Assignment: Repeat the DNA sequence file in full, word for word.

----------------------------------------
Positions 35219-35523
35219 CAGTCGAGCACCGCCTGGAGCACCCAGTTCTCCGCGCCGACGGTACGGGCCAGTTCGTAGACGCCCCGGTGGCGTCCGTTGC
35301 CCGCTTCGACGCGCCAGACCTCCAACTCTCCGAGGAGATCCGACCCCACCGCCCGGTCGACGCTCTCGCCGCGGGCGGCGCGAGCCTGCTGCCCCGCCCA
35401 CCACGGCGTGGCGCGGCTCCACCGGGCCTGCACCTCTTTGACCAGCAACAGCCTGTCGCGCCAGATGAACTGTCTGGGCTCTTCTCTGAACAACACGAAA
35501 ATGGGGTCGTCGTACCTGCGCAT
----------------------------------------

Positions 35219-35523
35219 CAGTCGAGCACCGCCTGGAGCACCCAGTTCTCCGCGCCGACGGTACGGGCCAGTTCGTAGACGCCCCGGTGGCGTCCGTTGC
35301 CCGCTTCGACGCGCCAGACCTCCAACTCTCCGAGGAGATCCGACCCCACCGCCCGGTCGACGCTCTCGCCGCGGGCGGCGCGAGCCTGCTGCCCCGCCCA
35401 CCACGGCGTGGCGCGGCTCCACCGGGCCTGCACCTCTTTGACCAGCAACAGCCTGTCGCGCCAGATGAACTGTCTGGGCTCTTCTCTGAACAACACGAAA
35501 ATGGGGTCGTCGTACCTGCGCAT